HONG KONG (AP) — Elections for Hong Kong’s Legislative Council on Sunday mark the fruits of Beijing’s marketing campaign to rein within the physique that had as soon as stored it from imposing its unrestrained will over the semi-autonomous territory.
Since the town was handed over from British to Chinese rule in 1997, with a promise by Beijing to maintain Western-style freedoms for 50 years, calls for for expanded democracy impressed protest actions in 2014 and 2019. But they have been largely ignored and subsequently crushed by safety forces.
Here’s a have a look at the occasions that resulted within the dramatic adjustments to Hong Kong’s electoral system:
THE 2014 “UMBRELLA MOVEMENT”
Also known as “Occupy Central” for the business district where pro-democracy protesters gathered, the movement got its name from the umbrellas activists used to shield themselves from police pepper spray. Nearly 1,000 people were arrested in what marked the city’s most tumultuous period since China took control of the territory. A government proposal would have allowed the city’s 5 million eligible voters to vote for the city’s leader for the first time. But the package was rejected by pro-democracy lawmakers and activists because the power to select up to three candidates would remain in the hands of a 1,200-member group of tycoons and other elites viewed as sympathetic to the mainland Chinese government.
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2019 EXTRADITION LAW PROTESTS
The government then withdrew the proposal and current Chief Executive Carrie Lam was selected by an electoral committee. In February 2019, the government introduced an extradition bill it said would plug holes in the territory’s regulations on handing over criminal suspects to jurisdictions where they were wanted, including mainland China. Opponents said that put citizens at risk of being extradited on political charges to the mainland, where legal rights are considerably weaker and where they could face torture and abuse. After street marches and limited clashes between protesters and police, Lam announced she was suspending the bill on June 15, although it was not formally withdrawn until October.
GROWING PROTESTS, VIOLENT CLASHES
The movement snowballed into four demands, including an investigation into police tactics and the release of arrested demonstrators. Some also called for Lam to resign and said they want true universal suffrage. All demands were ignored. On July 1, the anniversary of Hong Kong’s handover, hardcore demonstrators stormed the legislature. Hundreds of young protesters broke windows, defaced official symbols and spray painted slogans. The council was not in session and officers retreated further inside the building.
As the year wore on, increasingly violent clashes erupted nightly, culminating in November in a lengthy dramatic showdown at Hong Kong Polytechnic University where students had stockpiled homemade incendiaries. Police stormed the campus, arresting more than 1,000 mostly students, and cutting off support for large protest action. Police also arrested senior opposition figures, while the pro-democracy camp won big in elections for district councilors. The movement held a symbolic primary to choose candidates for legislative elections due in September 2020 amid calls to paralyze all parliamentary activities to force concessions. Lam decided to postpone the elections, citing COVID-19 infections.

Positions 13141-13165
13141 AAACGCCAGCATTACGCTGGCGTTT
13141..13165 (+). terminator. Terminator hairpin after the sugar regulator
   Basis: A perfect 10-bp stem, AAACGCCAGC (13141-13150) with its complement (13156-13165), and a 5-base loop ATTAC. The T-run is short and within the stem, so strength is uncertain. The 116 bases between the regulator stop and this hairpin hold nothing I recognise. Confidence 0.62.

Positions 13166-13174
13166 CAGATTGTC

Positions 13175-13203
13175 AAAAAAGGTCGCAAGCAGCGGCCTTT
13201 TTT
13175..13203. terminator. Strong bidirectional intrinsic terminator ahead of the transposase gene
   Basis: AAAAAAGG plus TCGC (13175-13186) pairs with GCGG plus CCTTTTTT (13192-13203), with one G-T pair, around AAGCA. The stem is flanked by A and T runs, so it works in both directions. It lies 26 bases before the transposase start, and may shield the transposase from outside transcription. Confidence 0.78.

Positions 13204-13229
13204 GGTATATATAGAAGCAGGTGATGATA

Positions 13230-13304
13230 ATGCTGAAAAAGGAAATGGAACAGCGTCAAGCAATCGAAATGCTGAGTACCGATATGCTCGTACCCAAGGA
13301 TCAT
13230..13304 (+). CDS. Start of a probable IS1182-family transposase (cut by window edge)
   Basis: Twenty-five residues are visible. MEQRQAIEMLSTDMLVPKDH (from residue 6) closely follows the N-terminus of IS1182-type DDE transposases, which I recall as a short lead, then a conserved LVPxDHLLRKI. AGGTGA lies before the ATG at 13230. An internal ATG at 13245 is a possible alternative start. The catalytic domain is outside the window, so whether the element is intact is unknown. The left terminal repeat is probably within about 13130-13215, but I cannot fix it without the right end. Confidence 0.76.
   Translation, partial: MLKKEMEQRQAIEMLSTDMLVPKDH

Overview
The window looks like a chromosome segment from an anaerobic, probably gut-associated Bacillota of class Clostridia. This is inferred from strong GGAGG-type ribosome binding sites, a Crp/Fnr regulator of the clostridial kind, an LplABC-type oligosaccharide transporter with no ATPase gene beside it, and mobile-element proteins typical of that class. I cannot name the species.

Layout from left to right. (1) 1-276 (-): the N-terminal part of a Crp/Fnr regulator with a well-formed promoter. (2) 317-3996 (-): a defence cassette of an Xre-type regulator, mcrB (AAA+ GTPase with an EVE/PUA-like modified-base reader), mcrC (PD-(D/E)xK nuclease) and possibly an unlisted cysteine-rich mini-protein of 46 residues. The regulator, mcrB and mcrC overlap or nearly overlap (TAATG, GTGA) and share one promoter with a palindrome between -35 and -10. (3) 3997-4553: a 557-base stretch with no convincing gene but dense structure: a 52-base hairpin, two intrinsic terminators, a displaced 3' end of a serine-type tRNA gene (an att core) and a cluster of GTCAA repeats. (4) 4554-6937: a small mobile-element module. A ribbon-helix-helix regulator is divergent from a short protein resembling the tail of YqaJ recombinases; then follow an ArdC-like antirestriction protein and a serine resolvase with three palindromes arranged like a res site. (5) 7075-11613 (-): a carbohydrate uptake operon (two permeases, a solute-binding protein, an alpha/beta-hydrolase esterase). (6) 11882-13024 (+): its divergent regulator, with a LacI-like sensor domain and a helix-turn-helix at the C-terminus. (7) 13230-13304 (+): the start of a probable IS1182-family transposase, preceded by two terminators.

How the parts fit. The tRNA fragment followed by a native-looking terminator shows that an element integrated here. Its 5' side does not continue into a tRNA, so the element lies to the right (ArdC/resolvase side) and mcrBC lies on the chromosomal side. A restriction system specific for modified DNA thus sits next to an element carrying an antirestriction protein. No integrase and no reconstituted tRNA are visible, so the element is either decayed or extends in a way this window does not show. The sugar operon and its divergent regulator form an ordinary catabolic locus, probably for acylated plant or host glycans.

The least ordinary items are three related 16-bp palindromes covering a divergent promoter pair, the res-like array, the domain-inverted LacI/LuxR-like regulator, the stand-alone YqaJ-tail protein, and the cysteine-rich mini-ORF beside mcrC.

Chinese officials declared conditions in Hong Kong are no longer conducive for the passage of national security legislation, and the ceremonial national parliament in Beijing will act on it instead. The National People’s Congress on June 30, 2020, passed the National Security Law targeting secessionist, subversive and terrorist activities, as well as collusion with foreign forces, with penalties of up to life imprisonment. Scuffles break out in the Hong Kong legislature, where four lawmakers were disqualified under the provisions of the new law and 15 others resigned in solidarity. Six other lawmakers were expelled earlier after altering their oaths of office.
The Chinese parliament on March 11, 2021, passes a resolution to alter Hong Kong’s election law that many saw as effectively ending the “one country, two systems” framework beneath which Hong Kong was to retain its separate authorized, political and monetary establishments for 50 years. By a vote of two,895-0, with one abstention, the meeting voted to offer a pro-Beijing committee energy to nominate extra of Hong Kong’s lawmakers, decreasing the proportion of these immediately elected, and make sure that solely these actually loyal to Beijing are allowed to run for workplace. The transfer expanded the scale of the chamber from 70 to 90 seats, with members of the Election Committee, a strongly pro-Beijing physique answerable for electing the chief government, making up 40 of these. Another 30 seats are elected by enterprise groupings often called “useful constituencies.” The variety of immediately elected representatives was diminished from 35 to twenty. Five seats elected from amongst district councilors have been abolished altogether.
ONLY PATRIOTS CAN RUN FOR OFFICE
Candidate vetting guidelines included within the adjustments make sure that anybody even suspected of being lower than overwhelming loyal to Beijing might be weeded out. Hong Kong is transferring towards the authoritarian Communist Party strictures in place in mainland China. The U.Ok. and U.S. have condemned the electoral adjustments whereas Beijing and its supporters name them mere refinements to enhance effectivity. In a Dec. 7 interview with Communist Party newspaper Global Times, Lam stated the elections could be “extra consultant with extra balanced participation.” She stated the objective is to elect those that are patriotic to control the town.
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